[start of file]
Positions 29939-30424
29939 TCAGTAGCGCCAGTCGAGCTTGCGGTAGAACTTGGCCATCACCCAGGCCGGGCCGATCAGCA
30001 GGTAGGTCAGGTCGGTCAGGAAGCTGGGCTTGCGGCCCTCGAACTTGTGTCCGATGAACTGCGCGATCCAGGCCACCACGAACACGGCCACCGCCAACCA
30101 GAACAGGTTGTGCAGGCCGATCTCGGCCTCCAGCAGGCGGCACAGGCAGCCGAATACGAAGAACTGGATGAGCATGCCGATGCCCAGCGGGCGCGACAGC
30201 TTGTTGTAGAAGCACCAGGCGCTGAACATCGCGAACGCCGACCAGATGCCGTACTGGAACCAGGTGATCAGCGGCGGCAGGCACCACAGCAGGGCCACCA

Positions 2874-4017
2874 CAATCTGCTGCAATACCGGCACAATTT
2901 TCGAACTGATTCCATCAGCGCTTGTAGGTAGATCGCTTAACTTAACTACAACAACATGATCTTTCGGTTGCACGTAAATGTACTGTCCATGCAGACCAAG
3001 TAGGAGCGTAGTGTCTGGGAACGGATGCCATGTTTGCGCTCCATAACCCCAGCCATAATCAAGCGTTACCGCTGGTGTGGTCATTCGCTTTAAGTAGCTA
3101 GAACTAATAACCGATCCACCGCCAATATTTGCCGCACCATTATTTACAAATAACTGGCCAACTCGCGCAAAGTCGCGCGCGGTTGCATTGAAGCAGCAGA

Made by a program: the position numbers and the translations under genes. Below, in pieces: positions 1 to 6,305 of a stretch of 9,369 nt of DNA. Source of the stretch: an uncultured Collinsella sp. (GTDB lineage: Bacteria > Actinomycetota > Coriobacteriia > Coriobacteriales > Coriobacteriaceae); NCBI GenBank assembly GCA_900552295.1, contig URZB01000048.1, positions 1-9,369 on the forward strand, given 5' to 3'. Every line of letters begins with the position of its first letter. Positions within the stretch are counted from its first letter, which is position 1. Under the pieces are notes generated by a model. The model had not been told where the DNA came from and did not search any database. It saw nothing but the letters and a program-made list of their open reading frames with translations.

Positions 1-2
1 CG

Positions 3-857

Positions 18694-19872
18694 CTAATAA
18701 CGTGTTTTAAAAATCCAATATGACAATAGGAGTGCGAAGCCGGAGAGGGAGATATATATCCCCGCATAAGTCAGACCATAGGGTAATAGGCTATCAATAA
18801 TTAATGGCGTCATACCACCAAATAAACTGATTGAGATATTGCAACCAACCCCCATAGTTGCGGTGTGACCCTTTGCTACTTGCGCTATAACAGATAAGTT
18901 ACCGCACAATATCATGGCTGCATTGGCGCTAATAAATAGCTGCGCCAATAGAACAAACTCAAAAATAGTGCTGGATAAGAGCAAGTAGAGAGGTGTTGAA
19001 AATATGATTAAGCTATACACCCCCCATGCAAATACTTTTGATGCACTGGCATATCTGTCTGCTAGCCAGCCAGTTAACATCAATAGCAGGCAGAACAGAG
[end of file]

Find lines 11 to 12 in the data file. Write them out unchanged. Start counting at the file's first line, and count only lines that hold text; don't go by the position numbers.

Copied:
Made by a program: the position numbers and the translations under genes. Below, in pieces: positions 1 to 6,305 of a stretch of 9,369 nt of DNA. Source of the stretch: an uncultured Collinsella sp. (GTDB lineage: Bacteria > Actinomycetota > Coriobacteriia > Coriobacteriales > Coriobacteriaceae); NCBI GenBank assembly GCA_900552295.1, contig URZB01000048.1, positions 1-9,369 on the forward strand, given 5' to 3'. Every line of letters begins with the position of its first letter. Positions within the stretch are counted from its first letter, which is position 1. Under the pieces are notes generated by a model. The model had not been told where the DNA came from and did not search any database. It saw nothing but the letters and a program-made list of their open reading frames with translations.

Positions 1-2